Dear Blaze Marley-Honor,
Your birth is the greatest triumph up to this point in my life.
Granted, each of you boys is technically my best memory. Every moment of each labor and delivery is grafted into my heart forever and I am amazed by how different each memory is. This isn’t in any way about playing favorites.
It’s just the fact that your birth was done on my own terms more than any of your siblings. I found my guts and glory in your birth and in the weeks leading up to that point.
I was amazed by the communication you and I shared while you were still living in me. I told people the exact date you planned to be born. No one took me seriously. But lo and behold my water broke that morning. Which is pretty cool considering my water never broke on it’s own with any of your brothers but I had after all requested a sign of labor impending and there it was.
I walked miles and miles around our backyard in the weeks before your birth. Walked barefoot in wet grass under stars and the moon as my only light. Patient loops in the darkness with a couple cats and dogs trailing behind. Walked and walked, feeling your head against my pelvic bones, walked and walked while talking to you. About my hopes for you, about the upcoming birth process, about who I was at that time. Sometimes you communicated back, sometimes you simply listened.
Then the birth. Some worship time at church, dancing and swaying to praise songs. Then the church family laid hands on me. I felt the vibrations of love and power in their hands, felt the love in their prayers.
I waddled around the rest of the day. Cleaned out the pool with a burst of energy that felt euphoric and awesome. Scrubbed it down. At some point I pulled off my panties because my water was leaking pretty regularly now and the pads couldn’t keep up. So, I remained out in the yard in just my sundress, the amniotic fluid leaking down my legs as I cleaned the pool, then simply wandered around awhile, soaking in the setting sun and watching the birds and mountains.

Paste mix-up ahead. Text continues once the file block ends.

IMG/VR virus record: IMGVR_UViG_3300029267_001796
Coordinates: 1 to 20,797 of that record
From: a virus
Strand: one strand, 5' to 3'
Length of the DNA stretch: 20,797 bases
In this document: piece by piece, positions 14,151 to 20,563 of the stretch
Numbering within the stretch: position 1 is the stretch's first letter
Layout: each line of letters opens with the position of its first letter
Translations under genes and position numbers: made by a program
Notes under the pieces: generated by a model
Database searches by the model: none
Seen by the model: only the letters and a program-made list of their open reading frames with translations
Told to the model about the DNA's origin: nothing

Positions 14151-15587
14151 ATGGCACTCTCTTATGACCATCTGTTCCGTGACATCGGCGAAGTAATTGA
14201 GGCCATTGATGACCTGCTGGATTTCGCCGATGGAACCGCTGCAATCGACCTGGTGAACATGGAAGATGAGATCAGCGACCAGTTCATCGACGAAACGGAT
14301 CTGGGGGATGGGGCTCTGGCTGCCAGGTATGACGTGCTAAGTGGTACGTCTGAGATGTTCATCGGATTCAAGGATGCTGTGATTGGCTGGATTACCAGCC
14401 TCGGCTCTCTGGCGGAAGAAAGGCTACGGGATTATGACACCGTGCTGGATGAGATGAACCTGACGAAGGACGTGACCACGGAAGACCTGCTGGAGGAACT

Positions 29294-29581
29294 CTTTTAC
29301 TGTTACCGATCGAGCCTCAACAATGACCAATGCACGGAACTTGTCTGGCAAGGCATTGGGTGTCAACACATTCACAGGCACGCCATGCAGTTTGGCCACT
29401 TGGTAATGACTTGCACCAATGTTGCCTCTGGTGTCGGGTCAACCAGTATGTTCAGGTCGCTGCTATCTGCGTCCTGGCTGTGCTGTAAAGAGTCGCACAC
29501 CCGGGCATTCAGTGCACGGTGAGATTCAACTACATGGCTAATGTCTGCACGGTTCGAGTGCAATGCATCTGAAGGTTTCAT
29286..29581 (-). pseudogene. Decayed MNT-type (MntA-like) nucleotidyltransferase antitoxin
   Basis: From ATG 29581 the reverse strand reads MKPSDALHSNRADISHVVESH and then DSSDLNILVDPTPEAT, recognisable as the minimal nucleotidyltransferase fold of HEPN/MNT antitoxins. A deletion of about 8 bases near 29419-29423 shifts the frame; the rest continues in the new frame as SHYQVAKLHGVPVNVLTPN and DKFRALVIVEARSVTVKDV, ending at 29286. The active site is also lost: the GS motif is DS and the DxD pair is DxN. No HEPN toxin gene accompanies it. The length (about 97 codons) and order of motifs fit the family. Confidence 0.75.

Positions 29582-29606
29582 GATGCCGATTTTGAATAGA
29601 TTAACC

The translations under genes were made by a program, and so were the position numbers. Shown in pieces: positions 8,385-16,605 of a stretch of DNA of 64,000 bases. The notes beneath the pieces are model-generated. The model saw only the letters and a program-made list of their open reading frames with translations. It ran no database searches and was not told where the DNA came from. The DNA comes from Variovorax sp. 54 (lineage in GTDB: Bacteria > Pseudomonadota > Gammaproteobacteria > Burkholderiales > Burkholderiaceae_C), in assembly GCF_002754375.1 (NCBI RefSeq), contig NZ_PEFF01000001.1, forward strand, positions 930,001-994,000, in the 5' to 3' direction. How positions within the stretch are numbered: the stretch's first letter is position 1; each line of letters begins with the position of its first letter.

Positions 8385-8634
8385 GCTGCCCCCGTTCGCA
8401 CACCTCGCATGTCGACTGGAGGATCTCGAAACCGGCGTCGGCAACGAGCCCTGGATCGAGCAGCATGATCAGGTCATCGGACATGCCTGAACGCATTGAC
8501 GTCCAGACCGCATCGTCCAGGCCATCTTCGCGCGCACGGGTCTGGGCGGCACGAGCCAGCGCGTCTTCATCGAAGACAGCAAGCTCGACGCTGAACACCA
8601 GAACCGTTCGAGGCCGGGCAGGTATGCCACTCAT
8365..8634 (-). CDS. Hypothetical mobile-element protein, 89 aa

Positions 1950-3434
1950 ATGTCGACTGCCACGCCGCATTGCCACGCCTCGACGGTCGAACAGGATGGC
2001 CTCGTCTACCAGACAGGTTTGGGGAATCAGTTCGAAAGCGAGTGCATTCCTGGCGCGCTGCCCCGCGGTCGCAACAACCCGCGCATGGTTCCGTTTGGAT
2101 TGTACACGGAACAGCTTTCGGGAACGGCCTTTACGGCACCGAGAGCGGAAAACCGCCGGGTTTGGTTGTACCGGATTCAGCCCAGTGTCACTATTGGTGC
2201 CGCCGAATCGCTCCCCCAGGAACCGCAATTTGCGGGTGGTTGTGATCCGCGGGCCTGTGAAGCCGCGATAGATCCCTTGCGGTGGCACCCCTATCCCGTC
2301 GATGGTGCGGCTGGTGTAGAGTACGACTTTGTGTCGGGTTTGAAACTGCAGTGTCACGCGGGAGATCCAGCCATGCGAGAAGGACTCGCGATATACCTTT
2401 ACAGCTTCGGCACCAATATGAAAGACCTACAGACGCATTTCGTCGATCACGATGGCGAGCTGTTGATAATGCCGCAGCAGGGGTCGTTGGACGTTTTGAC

When contractions got stronger I hung out in the shower, the hot water pelting my hard belly as it contracted. Held onto the wall for support when my legs buckled. Moaned through the bigger ones. By the time the boys got to sleep I was on my knees, head on the recliner in my room. I guzzled Gatorade by the gallon. The room around me grew soft and hazy, out-of-focus, otherworldly. As if it was only just a dream. The tv was on and the volume was down low. The single light on above my head was dim. The windows were wide open all around the room. I squatted over towels on the floor, clung to the recliner like a raft out at sea. My voice got louder with each contraction, more animalistic, a primal groan-howl type of sound. Vocalizing the intensity helped me to flow with it.
My only regret is that I allowed other people to convince me the home birth idea was a bad one. I wanted it SO badly, believed in it….but when you are in the middle of a storm it’s really hard to stand on your own two feet and stand for what you believe in when others come against you to argue. Right at transition, when the blood began to drip lightly from me, I relented, gave in. Let an ambulance come and transfer me. I regret THAT one choice heavily now.
Because it was pretty damn useless. I pushed you out in under ten minutes after arriving at the hospital. No meds, no time for anything but to yank off that dress (now stained with fluid and blood and sweat) and roarroarROARRRRR out a hollor of release and pain and triumph as you came forth-out-through my body.
I have never felt more powerful, more zen all at once. I could have lifted houses, run marathons, flown above the mountains. I cried. Laughed. Kissed your face. Tasted me on your skin. Watched in awe as you suckled at my breast as if you were an old pro. Fell promptly in love.
Your name has great significance to me. Blaze is your first name because I hope you always have that fire and passion for living and experiencing life. Every day. Marley after Bob Marley, and all that he sand about and believed in as far as peace and love. Honor, because more than any other trait, I pray you grow to be a man of honor.
When you were 24 hours old I held you close to me and nursed you while I watched the documentary of Bob Marleys life on television. Coincidence that THAT was on tv right after you came into this world? I don’t believe so. I think it was the universe’s way of acknowledging your existence and reminding me what I had talked to you about on all those late-night circles around our backyard.
I love you, son. So much.
Thank you for sharing that day with me. For giving me my best memory. 🙂 ❤